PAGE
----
From: Eugen Leitl (email@example.com)
Date: Sat Jun 29 2002 - 09:21:02 MDT
On Sat, 29 Jun 2002, Ben Goertzel wrote:
> You're suggesting that in 10-20 years from now,
> a) we will not have created a human-level AGI yet
Yes. However, I do not trust my judgement in this sufficiently, orelse I
wouldn't be here reading this forum. Most normal people think we all here
are engaged in massive mental masturbation. They're probably right, but
conventional risk assement breaks down here. (Plus, our time is exactly
ours to waste, right?).
> b) the gov'ts of the developed world will have instituted a surveillance
> system that has its feelers in every computer chip of any reasonable power,
> and every network hub, etc. Maybe even in every brain! AGI research will
> be allowed only in gov't regulated facilities, and if the surveillance
> system sees anyone doing unapproved AGI research, the gov't will step in and
> squash it.
This is a possible future. We've got several independent forces working
towards that. First, spooks need no extra incentive to snoop. It's their
business, and bureaucracies, emulating ideal gas, tend to expand to fill
all available room, if unopposed. So far, we don't see much backpressure
rising up from the grass roots. The matter is a bit technical, and people,
if not overworked, are too busy partying to notice. Though a possibility,
I personally tend to disbelieve the aura of overworked imcompetence the
diverse TLA agencies are projecting. Psyops ain't that hard, and I kinda
doubt the suddenly lost all capabilities in that respect, which were
rather well developed.
So the feds world-wide are pushing for more surveillance on the networks.
Secondly, the content and copyright owners (lately, Redmond is expanding
into content provider role, and shifts stragies) are trying to make you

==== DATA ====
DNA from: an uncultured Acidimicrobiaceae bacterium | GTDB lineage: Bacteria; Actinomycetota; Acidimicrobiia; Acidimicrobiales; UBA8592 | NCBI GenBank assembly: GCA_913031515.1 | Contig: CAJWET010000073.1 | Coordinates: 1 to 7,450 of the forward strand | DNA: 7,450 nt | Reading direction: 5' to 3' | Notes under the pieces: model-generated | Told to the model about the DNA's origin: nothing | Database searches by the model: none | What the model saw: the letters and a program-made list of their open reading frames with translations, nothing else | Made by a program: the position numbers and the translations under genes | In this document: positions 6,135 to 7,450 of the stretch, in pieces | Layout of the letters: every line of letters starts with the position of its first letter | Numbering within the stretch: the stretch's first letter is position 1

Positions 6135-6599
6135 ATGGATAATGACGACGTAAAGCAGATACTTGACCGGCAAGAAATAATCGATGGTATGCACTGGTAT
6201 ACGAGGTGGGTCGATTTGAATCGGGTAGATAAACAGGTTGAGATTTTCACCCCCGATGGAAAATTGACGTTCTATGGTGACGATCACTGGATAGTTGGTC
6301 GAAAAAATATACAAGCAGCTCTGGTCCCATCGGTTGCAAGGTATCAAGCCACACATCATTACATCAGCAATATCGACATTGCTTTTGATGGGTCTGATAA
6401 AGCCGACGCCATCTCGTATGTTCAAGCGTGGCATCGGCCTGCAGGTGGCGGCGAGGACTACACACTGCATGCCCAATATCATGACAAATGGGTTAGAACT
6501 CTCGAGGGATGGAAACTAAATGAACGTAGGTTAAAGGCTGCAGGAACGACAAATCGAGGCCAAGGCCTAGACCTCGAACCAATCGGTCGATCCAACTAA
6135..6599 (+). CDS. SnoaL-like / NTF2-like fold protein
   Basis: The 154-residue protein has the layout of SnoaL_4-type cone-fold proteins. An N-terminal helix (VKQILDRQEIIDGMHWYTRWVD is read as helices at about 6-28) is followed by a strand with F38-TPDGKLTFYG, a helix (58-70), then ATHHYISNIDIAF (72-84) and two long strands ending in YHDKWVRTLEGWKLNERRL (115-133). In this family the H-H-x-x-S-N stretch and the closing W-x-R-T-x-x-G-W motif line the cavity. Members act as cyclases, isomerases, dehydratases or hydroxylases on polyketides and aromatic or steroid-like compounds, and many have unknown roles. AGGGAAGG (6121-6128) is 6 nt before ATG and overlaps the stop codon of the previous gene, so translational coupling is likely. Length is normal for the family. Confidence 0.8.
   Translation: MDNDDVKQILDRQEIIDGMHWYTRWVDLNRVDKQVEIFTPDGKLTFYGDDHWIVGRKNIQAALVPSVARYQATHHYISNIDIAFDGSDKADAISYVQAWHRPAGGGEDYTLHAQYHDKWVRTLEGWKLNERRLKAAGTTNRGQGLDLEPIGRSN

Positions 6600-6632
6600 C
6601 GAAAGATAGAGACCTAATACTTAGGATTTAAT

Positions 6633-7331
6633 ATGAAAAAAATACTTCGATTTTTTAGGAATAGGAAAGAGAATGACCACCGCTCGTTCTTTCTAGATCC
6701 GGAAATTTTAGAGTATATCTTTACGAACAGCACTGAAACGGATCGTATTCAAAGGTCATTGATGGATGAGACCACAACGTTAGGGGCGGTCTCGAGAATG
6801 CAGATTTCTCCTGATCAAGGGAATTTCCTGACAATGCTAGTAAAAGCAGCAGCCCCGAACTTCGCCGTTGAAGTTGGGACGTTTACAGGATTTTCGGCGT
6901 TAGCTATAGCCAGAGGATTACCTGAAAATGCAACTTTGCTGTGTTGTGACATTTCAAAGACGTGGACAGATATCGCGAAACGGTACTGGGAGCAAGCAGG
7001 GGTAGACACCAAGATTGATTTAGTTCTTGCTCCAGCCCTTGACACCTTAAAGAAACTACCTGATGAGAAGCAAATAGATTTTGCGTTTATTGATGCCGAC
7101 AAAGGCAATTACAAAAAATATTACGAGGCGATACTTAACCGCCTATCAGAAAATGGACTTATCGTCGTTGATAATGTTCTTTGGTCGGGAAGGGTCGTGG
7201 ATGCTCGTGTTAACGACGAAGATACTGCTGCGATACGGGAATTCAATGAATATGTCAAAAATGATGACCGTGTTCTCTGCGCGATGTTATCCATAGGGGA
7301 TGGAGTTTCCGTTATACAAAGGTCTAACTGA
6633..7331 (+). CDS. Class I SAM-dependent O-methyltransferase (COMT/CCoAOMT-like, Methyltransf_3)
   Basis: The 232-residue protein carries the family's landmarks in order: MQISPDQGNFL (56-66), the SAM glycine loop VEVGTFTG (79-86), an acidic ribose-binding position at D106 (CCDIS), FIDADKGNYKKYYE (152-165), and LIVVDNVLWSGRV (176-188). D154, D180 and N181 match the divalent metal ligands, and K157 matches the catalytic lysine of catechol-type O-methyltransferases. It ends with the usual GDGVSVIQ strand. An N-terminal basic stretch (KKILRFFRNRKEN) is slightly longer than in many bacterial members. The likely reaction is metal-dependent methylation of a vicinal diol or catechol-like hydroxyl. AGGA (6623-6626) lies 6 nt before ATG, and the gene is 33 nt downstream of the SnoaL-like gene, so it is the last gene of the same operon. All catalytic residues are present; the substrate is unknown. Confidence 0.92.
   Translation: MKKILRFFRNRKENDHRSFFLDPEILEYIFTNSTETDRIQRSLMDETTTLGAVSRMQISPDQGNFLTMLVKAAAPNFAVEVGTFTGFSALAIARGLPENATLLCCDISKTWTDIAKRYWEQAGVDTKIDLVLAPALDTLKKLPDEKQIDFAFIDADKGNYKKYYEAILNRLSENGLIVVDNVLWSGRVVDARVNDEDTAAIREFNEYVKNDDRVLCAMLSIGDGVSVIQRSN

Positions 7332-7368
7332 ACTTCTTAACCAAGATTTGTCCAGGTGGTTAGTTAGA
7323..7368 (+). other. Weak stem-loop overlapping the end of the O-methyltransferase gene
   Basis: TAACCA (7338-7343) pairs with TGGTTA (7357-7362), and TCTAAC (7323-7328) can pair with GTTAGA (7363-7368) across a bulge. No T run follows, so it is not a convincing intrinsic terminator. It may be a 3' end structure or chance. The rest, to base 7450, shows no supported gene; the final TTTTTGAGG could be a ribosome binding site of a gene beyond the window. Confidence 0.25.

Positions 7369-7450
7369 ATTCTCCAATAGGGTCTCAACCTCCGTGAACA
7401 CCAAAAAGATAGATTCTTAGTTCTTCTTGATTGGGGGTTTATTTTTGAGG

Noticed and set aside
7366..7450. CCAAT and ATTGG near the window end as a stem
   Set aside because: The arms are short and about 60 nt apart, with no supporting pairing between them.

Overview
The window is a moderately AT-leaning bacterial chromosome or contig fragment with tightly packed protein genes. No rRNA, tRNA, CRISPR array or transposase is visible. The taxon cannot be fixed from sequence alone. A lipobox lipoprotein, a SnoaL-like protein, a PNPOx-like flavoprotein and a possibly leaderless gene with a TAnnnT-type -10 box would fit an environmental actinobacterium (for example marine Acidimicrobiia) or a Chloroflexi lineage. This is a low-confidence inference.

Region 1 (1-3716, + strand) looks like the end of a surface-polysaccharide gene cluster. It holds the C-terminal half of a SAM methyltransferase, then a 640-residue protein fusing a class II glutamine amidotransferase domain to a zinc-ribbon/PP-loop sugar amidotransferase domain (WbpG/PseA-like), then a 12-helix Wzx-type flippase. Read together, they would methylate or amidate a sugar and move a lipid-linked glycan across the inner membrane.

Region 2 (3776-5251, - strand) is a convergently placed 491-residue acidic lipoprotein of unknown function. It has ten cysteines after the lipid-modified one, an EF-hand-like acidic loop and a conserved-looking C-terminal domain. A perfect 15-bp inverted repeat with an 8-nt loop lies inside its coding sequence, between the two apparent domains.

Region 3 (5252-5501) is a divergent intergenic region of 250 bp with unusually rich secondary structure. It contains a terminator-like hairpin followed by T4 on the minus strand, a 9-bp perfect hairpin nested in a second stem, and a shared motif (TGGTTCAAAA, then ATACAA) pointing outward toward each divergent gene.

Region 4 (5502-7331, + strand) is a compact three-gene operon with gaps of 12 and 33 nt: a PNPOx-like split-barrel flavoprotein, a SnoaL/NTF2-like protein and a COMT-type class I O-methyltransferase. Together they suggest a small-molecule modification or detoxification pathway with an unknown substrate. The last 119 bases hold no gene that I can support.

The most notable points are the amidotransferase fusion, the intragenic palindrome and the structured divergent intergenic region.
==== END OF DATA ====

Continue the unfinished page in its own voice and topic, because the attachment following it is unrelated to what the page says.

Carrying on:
paying for the hardware which keeps you from owning and using content you
paid for. Coincidentally, diverse Blut und Bod.., excuse me, Homeland
Securitate czars love this, because this recent rehash of the tired
Trusted Platform is key escrow in disguise.
Certain people who recently caused a collapse of twin buildings of certain
symbolic value and occupied by high-octane businesses, plus some random
federal employee busybody mailing B. anthracis spores in badly sealed
envelopes, or random wackos planned nerve gas attacks on the EU
parliament, greatly assisted the feds worldwide in their unprecedented
grab for power. (Whoever did it on which payroll is irrelevant, useful
idiots are useful idiots).
So even before Singularity seed AI research is classified as terrorism,
we've got a definite tendency on our hands. For those, who've been asleep
at the wheel long enough to miss the trend, and ask for evidence, can
browse the following news clipping over a relatively short observation
(no, it's no longer hosted at yahoogroups).
> I think this is a *possible* future, I just don't think it's a likely one.
> For one thing, unless we have world gov't, what's going to stop "rogue
> nations" from developing their own AGI as part of their own defense/offense
> efforts? To assume a safe future ensured by regulation, you effectively
Armageddon devices are not exactly weapons, not in the classical sense
(Dr. Strangelove, we really don't want to hear your objections). I don't
subscribe to the "rogue nations" rhetoric, but clearly the high threshold
of development indicates the grain size and competence required does make
for a rather short list of countries in which it could probably happen
(corrected for several decades downstream).
> have to assume a world gov't, otherwise, your future is going to include
> some kind of AGI arms race, which in my view is pretty darn dangerous. (I
> think it's *more* dangerous than a world where AGI is developed by industry
> or maverick scientists... others may disagree.)
I personally don't think the user experience is going to be all that
> I think the future you describe is unlikely even if your pessimistic stance
> about the pace of AGI development is wrong. But it's not an unthinkable or
> ridiculous prognostication; of course, predicting the future is not easy,
> especially in times of such rapid change...
> >I see a number of people talking deep
> > engineering hubris in face of the mothers of high-complexity efforts with
> > the highest impact imaginable.
> Yes, I can accept this characterization. I have "deep engineering hubris."
> I kinda like the phrase, actually. Someone should use it to title a band,
> or at least a CD... not a techno CD, that would be too obvious; maybe some
> retro early 80's hardcore ;>
I'm not sure the candy ravers will take much notice.
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